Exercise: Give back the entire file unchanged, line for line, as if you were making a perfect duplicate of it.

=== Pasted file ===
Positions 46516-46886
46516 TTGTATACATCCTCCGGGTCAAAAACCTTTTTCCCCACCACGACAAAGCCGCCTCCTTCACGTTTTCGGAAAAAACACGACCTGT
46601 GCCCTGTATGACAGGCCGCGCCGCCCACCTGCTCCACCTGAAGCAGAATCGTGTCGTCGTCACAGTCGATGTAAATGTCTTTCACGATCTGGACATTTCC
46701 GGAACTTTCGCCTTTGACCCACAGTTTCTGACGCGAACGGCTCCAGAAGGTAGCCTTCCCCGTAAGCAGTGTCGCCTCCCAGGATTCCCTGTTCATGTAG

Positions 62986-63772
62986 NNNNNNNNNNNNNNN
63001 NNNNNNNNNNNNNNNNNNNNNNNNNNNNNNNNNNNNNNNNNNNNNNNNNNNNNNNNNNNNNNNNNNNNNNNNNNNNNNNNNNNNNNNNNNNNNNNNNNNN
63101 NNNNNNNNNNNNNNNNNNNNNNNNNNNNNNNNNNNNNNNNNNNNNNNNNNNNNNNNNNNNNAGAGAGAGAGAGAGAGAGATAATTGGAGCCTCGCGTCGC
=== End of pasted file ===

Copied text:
Positions 46516-46886
46516 TTGTATACATCCTCCGGGTCAAAAACCTTTTTCCCCACCACGACAAAGCCGCCTCCTTCACGTTTTCGGAAAAAACACGACCTGT
46601 GCCCTGTATGACAGGCCGCGCCGCCCACCTGCTCCACCTGAAGCAGAATCGTGTCGTCGTCACAGTCGATGTAAATGTCTTTCACGATCTGGACATTTCC
46701 GGAACTTTCGCCTTTGACCCACAGTTTCTGACGCGAACGGCTCCAGAAGGTAGCCTTCCCCGTAAGCAGTGTCGCCTCCCAGGATTCCCTGTTCATGTAG

Positions 62986-63772
62986 NNNNNNNNNNNNNNN
63001 NNNNNNNNNNNNNNNNNNNNNNNNNNNNNNNNNNNNNNNNNNNNNNNNNNNNNNNNNNNNNNNNNNNNNNNNNNNNNNNNNNNNNNNNNNNNNNNNNNNN
63101 NNNNNNNNNNNNNNNNNNNNNNNNNNNNNNNNNNNNNNNNNNNNNNNNNNNNNNNNNNNNNAGAGAGAGAGAGAGAGAGATAATTGGAGCCTCGCGTCGC